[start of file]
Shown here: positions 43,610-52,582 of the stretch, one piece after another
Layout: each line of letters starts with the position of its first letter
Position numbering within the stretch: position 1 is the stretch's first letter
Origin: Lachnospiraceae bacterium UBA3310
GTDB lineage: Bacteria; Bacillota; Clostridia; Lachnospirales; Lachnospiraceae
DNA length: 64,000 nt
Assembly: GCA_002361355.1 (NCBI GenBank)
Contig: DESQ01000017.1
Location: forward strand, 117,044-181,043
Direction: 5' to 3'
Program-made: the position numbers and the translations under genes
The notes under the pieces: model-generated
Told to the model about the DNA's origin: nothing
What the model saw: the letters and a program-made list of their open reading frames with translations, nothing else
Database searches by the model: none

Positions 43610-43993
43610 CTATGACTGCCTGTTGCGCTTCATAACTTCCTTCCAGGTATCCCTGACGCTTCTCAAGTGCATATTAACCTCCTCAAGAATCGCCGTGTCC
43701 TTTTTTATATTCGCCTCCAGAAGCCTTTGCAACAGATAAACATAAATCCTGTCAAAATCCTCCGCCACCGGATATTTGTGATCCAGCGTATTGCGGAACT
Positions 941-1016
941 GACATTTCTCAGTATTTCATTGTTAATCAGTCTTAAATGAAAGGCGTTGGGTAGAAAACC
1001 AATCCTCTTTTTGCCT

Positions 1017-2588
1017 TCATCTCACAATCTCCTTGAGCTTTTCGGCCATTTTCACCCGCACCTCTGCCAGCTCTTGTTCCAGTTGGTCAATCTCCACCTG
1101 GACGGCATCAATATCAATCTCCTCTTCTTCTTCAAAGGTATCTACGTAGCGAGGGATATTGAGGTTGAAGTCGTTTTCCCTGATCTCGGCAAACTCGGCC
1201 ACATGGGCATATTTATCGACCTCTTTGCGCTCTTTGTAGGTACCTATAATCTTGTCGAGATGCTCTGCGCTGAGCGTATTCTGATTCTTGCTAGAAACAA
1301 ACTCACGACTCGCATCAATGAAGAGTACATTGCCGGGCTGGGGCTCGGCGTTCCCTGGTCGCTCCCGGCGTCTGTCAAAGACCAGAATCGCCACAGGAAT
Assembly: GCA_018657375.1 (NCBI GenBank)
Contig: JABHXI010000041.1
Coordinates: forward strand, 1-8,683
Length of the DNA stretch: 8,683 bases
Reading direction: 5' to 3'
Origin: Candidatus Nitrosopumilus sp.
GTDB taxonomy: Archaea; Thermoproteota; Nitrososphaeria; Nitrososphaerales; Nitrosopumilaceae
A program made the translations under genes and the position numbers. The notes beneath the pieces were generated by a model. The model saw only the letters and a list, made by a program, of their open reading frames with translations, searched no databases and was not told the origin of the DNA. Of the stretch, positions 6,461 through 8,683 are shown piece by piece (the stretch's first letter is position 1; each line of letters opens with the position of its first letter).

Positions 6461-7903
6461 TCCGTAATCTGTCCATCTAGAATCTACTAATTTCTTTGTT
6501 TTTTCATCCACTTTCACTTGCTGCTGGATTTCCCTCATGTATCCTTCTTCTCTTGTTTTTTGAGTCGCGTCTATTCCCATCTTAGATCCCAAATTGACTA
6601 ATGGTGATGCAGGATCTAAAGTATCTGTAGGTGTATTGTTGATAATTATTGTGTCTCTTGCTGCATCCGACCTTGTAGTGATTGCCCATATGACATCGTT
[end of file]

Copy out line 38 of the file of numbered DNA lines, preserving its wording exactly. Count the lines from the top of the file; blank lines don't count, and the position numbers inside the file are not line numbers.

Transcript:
6601 ATGGTGATGCAGGATCTAAAGTATCTGTAGGTGTATTGTTGATAATTATTGTGTCTCTTGCTGCATCCGACCTTGTAGTGATTGCCCATATGACATCGTT